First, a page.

“Nocturnal is a great word—this is where we are able to see people when they are free. It’s not a work environment, it’s where you express yourself, where you let go,” Jonathan Anderson tells Vogue as he steps off the Eurostar in Paris.
If you haven’t already read Vogue contributing editor Michelle Ruiz’s take on the Bloomberg report that people are working a minimum of two-and-a-half additional hours per day during the pandemic around the globe, Anderson’s entreaty that we indulge our out-of-office selves will serve as the perfect entrée.
“We are here now,” the designer adds. “The virus will have its path, we cannot control it, but it does not mean that we cannot be fantasists. We have to let go a bit.”
It’s the day before his Loewe SS22 menswear collection will be unveiled (via a livestream and an accompanying show-in-a-box). Expect a fashion lineup that crackles with the electrifying energy of nighttime itself. Alongside a neon snap bracelet—a hint to the Day-Glo paper band you’d find on your wrist the day after a rave—and glow-in-the-dark stars, the Loewe SS22 menswear box contains two cherishable art books that bear special meaning for Anderson.
The first, a window into the fast-living character of the season, is by British photographer David Sims. Its pages share Loewe’s “new type of flamboyant boy—this idea of realness, this idea of different body types, different kinds of genders, different types of sexuality,” the designer explains. “The whole point of this collection is that I want people to look at it and want to be there. It’s about hedonism; it’s about trying to rediscover ourselves; it’s ultimately about letting go of something that we cannot control. For me, David has this amazing ability to be both a conceptual artist and photographer. These images are very personal.”
The second tome is dedicated to New York-based German painter Florian Krewer, whose works (some of which are rousingly titled ‘Break free’, ‘Flying high’, ‘Celebration of life’, ‘New day’) herald spontaneous encounters. “He has an incredible way of capturing youth, emotional connections and movement,” Anderson explains.
Indeed, the designer’s current summer inspiration list reads like a who’s who of new-generation art world stars who are tuning in to a wider cultural need to feel excitement again. “We’re in a fallout moment,” he adds. “There is creativity everywhere. That is what’s amazing about life in general—you can always find something.”
From the soundtrack to the season, to the young authors and painters to know now—here, Jonathan Anderson shares an access-all-areas pass inside his SS22 Loewe menswear moodboard.
The Holy Mountain (1973) by Alejandro Jodorowsky
“[Vogue photographer] Juergen Teller recommended I watch Alejandro Jodorowsky’s [surreal fantasy film] The Holy Mountain. It’s probably one of the most awe-inspiring films I’ve seen in terms of how visually arresting it is.”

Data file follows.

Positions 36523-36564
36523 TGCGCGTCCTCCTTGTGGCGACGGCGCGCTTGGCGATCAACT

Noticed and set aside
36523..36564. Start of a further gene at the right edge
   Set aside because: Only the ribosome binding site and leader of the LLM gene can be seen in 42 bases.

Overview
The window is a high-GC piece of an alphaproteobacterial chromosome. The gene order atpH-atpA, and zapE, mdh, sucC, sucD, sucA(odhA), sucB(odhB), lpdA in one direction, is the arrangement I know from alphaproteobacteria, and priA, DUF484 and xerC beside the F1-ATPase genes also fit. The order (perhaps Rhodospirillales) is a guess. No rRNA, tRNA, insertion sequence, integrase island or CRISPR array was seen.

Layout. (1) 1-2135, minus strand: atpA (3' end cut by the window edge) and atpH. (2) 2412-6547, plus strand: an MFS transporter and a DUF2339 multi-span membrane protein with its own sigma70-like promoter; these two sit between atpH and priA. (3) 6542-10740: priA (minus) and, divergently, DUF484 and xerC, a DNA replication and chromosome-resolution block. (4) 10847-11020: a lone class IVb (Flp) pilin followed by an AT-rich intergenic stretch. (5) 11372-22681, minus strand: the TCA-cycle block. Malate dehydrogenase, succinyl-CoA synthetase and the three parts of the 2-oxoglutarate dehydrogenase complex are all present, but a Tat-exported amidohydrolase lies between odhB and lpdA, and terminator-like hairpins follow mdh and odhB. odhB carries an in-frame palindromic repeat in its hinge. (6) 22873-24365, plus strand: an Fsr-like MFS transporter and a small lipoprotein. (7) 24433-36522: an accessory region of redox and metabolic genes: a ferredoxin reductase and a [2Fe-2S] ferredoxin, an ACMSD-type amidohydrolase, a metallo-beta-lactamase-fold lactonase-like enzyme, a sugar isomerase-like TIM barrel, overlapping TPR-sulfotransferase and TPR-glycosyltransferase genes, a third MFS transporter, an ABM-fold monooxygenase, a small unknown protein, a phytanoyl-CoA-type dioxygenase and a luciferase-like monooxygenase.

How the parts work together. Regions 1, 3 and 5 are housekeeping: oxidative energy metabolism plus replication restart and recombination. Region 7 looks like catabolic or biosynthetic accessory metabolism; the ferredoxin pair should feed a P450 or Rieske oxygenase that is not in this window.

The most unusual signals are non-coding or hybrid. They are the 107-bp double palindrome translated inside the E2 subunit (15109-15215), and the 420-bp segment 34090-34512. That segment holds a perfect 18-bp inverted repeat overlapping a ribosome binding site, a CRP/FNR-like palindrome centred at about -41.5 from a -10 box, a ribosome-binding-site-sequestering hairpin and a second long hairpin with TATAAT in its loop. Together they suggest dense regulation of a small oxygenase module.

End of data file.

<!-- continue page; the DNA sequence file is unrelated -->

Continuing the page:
“I love the work of French writer Édouard Louis [28-year-old author of The End of Eddy (Harvill Secker, 2014), History of Violence (Harvill Secker, 2016) and Who Killed My Father (Harvill Secker, 2018)] for his brutal honesty and non-mainstream approach to life.”
Cosmic Gate, N-Trance, Robert Miles, Faithless
“I have an obsession with house music at the moment because I feel like it’s something that you cannot just naturally experience on the radio, you need to be around people. I’ve been listening to Cosmic Gate’s Fire Wire , and tracks by N-Trance, Robert Miles and Faithless—it’s exactly this kind of energy that I long for. Of course, [these sounds are] nostalgic, but there is something in the freedom of dancing to music like that—of surrendering to something else.”
German-born, New York-based painter Florian Krewer
“[When unveiling a new collection] we would usually build a runway set, which becomes the backdrop. This season, instead, I wanted to help someone produce a book.
“I’ve been following Florian’s work for quite a long time now. For me, he is one of today’s most inspiring painters. His way of looking at people is mesmerising, particularly the way he captures youth, emotional connections and movement. His viewpoint on the body is incredibly sharp. I also love that one of his artworks is entitled ‘Flamboyant boy’.”
British painter Jadé Fadojutimi
“We featured [28-year-old] British painter Jadé Fadojutimi in Loewe’s SS21 campaign—I’m fascinated by her use of colour and the way in which she shows excitement within her work. In turn, there’s nothing more exciting than when you look at a painting and you have no idea how [the artist’s] mind works. Jadé is a very good example of that, there’s an energy to [her work] that is so spontaneously new to me. She’s incredibly important at the moment in terms of painting because she is part of a new generation that is really moving something forward on how brushstrokes can be applied to a screen.”
Jennifer Packer, The Eye Is Not Satisfied With Seeing
“I recently saw [37-year-old American artist] Jennifer Packer’s show at the Serpentine Gallery in London. She is a fantastic painter who, again, captures the idea of movement in a way that gives an immediacy to the characters that she portrays—even with flowers.”